Safer (or better trained)

While gun sales have been sky-rocketing in recent years.  Accidental injuries due to firearms has been steadily declining. Howard Nemerov discusses the trend over at the Philadelphia Examiner.com

Acc_FA_Death_Rate

“Between 1984 and 2006 (latest data available) the Centers for Disease Control (CDC) recorded a 69.6% drop in the rate (per 100,000 population) of accidental firearms fatalities. During the same time period, the accidental non-firearms fatality rate increased 7.9%. Moreover, in 1984, accidental shootings accounted for 1.8% of all fatal accidents; by 2006, firearms comprised 0.5%, a 71.4% drop.”

But what I find really fascinating is the “WHY”

Why have accidental firearm injuries decreased when the general trend has shown an increase. I believe the answer is simple, one word – T-R-A-I-N-I-N-G

In the past, most of what people knew about gun handling came from association. Passed down from father and grandfather to son.  Formalized training being pretty much reserved for police and military.  WII, Korea & Vietnam resulted in a great many being introduced to firearms over a steady period of about 30 yrs.    Something happened. Firearms training started to become formalized and standardized.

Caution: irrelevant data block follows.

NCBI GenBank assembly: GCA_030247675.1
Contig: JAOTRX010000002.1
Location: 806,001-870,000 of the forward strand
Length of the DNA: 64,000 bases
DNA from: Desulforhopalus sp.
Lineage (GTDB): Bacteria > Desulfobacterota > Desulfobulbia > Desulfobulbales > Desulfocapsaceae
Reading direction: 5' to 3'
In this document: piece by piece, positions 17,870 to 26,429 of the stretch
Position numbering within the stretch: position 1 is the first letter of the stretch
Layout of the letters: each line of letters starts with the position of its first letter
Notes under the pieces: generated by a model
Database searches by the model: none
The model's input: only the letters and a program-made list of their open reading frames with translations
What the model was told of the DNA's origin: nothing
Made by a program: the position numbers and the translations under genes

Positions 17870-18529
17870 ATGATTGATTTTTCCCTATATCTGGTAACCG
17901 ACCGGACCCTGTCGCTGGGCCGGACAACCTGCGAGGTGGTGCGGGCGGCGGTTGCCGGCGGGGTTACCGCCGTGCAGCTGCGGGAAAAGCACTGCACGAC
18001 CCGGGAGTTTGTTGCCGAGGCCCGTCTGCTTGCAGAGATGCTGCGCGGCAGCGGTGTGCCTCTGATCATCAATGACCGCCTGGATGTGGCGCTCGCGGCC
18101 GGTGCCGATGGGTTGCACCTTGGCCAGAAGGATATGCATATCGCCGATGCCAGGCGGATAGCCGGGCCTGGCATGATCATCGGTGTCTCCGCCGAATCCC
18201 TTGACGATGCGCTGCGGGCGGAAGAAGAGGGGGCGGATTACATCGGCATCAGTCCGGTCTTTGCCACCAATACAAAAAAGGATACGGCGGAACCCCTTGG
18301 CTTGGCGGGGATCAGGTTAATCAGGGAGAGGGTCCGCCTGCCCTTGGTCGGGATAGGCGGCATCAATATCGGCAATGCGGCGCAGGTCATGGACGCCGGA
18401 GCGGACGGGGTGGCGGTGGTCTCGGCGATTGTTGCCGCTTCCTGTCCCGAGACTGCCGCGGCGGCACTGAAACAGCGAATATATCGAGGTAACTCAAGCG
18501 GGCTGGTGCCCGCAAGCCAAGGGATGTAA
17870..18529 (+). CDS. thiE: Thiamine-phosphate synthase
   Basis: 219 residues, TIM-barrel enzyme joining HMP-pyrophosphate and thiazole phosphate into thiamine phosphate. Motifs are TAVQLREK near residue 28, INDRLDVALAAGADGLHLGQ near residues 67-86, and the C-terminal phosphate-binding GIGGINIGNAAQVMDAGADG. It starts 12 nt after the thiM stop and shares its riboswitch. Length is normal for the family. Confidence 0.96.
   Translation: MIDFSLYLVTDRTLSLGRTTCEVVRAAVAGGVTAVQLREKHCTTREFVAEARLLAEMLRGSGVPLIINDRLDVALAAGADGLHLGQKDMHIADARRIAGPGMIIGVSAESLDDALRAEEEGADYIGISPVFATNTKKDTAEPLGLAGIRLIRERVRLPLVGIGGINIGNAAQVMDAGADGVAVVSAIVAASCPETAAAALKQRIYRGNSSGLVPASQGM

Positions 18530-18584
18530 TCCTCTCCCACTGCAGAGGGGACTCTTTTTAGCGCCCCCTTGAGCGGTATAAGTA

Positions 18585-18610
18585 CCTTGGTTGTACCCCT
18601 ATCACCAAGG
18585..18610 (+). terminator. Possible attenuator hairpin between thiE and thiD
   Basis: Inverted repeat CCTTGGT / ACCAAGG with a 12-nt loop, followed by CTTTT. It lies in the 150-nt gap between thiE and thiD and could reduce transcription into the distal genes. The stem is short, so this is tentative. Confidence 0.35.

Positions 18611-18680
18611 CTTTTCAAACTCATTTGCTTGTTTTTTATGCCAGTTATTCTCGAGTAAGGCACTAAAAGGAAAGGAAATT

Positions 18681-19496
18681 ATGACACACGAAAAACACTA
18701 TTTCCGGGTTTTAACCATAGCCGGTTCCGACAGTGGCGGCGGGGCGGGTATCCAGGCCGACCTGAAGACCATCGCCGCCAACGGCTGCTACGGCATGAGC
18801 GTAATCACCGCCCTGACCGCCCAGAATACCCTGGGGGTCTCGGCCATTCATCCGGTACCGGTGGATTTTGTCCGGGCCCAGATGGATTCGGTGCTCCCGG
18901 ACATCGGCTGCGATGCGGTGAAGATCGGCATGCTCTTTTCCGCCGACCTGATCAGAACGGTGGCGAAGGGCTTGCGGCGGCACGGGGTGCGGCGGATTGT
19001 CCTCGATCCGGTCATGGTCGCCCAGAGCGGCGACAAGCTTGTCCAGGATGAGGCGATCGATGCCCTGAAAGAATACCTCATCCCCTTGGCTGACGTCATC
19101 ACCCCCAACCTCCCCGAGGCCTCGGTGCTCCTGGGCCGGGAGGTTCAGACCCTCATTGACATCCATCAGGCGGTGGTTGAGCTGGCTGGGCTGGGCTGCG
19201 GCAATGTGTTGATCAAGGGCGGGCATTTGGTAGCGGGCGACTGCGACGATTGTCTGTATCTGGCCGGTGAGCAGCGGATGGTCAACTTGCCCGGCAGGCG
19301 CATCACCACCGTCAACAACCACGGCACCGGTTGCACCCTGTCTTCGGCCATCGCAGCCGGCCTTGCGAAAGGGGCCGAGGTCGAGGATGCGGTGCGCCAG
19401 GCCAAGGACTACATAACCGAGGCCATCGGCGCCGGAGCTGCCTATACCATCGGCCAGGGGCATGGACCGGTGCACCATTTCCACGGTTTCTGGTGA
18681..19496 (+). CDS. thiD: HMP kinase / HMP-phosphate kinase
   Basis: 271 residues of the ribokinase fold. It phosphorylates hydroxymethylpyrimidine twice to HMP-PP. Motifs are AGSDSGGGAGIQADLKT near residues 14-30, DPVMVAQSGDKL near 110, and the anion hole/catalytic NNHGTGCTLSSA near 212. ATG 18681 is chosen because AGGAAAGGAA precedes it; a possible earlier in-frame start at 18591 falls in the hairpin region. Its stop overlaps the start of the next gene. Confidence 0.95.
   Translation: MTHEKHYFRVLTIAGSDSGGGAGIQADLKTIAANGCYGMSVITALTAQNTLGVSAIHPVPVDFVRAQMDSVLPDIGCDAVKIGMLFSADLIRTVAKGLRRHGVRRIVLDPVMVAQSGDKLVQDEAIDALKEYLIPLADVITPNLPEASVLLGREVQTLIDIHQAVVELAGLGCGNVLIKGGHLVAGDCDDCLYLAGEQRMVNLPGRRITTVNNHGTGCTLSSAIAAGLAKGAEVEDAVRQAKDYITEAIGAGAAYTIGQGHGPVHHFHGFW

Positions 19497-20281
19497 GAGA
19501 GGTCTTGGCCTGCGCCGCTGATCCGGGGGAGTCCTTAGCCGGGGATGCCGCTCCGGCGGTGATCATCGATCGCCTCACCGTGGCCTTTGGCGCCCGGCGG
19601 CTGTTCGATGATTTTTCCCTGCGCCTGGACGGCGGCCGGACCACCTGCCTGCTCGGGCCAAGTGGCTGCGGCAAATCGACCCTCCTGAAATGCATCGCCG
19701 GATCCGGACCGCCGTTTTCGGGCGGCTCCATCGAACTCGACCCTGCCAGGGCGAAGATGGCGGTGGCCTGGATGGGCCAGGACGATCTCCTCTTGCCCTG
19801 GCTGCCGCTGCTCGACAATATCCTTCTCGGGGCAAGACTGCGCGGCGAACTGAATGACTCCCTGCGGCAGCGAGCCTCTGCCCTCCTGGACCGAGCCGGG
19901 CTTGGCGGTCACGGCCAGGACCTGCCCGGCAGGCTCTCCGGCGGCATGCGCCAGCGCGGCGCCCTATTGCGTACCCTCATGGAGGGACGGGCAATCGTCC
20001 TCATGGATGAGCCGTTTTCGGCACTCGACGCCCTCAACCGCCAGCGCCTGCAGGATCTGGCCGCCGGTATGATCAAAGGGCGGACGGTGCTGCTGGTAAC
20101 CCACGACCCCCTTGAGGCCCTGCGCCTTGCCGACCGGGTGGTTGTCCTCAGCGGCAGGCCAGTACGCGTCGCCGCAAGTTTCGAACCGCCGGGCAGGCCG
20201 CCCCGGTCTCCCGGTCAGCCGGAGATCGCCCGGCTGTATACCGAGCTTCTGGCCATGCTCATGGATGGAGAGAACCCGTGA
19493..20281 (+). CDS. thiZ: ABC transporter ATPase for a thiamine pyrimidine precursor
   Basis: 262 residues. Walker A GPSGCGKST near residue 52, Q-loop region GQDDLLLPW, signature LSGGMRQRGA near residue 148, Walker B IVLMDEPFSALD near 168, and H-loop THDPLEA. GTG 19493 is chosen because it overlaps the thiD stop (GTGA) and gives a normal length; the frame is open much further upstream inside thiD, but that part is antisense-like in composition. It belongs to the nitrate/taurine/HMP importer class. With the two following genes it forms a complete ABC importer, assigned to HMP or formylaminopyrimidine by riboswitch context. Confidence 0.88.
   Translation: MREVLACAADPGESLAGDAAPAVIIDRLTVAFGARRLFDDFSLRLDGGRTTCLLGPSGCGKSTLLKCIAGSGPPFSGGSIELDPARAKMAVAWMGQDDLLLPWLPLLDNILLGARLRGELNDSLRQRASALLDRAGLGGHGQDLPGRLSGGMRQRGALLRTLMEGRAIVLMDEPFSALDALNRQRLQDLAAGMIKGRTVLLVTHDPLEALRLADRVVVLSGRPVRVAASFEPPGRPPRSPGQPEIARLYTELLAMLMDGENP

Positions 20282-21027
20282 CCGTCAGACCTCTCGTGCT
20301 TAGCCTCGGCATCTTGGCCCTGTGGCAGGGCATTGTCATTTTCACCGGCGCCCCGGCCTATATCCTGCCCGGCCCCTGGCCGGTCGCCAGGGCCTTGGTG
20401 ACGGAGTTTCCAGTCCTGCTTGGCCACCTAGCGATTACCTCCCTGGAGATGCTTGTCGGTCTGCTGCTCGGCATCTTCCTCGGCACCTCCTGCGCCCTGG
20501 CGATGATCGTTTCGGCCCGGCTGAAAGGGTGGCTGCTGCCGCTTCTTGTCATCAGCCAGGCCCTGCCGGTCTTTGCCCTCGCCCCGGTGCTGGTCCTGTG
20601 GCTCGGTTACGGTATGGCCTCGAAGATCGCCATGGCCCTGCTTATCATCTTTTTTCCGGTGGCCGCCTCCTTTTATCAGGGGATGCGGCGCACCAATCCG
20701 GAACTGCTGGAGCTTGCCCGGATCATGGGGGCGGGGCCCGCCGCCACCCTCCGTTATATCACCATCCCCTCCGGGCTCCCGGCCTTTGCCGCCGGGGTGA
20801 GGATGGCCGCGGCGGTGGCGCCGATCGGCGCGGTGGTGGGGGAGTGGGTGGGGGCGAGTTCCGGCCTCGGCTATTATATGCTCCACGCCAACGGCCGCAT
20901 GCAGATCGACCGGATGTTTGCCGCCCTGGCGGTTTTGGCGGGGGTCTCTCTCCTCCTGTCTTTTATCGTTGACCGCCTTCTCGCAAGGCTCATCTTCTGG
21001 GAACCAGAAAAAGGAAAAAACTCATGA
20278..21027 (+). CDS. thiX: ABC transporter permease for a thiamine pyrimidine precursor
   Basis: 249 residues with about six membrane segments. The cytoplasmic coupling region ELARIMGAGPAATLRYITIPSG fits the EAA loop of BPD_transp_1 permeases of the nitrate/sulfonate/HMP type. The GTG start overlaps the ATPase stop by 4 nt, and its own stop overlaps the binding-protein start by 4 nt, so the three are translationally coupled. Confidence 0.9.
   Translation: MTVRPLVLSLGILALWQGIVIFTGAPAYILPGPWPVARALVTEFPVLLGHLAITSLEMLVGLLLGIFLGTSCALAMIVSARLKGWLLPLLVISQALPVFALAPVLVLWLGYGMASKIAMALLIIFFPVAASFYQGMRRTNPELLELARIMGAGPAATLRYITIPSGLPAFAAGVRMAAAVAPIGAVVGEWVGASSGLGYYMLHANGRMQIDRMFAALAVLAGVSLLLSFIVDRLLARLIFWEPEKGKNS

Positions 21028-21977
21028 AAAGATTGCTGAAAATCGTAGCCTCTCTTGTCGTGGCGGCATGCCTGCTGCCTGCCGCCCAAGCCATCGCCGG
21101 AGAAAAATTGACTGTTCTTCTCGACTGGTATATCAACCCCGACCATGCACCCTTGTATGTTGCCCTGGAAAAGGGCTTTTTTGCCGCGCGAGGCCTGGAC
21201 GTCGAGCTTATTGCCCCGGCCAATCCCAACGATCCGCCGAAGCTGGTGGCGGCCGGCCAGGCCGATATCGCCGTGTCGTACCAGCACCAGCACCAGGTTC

A handful of individuals,  the revered Jeff Cooper to name one,  started to organize what worked, what didn’t and the various elements that went with it.  They began to pass this knowledge on to others.  But the real change was that such training and philosophies were being shared beyond the military/law enforcement circles.

Common citizens started to learn, and to train, with similar principles.  Such doctrines as the “4 Laws” became common to all firearm owners. This is not to say that the 4 Laws were knew, they’ve been around for a while in one fashion or another.  But I believe we saw a change in how we learned. No longer was firearm knowledge “handed down”.  Now it was passed around. People sought out training.  Organizations like the NRA, which trains numerous law enforcement officers, helped to provide formalized methods of training new shooters.  And at some point we saw a paradigm shift.  Where more and more shooters received formalized education about firearms and firearm safety.

 

 

 

 

 

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Published in: on October 30, 2009 at 4:30 am  Leave a Comment  

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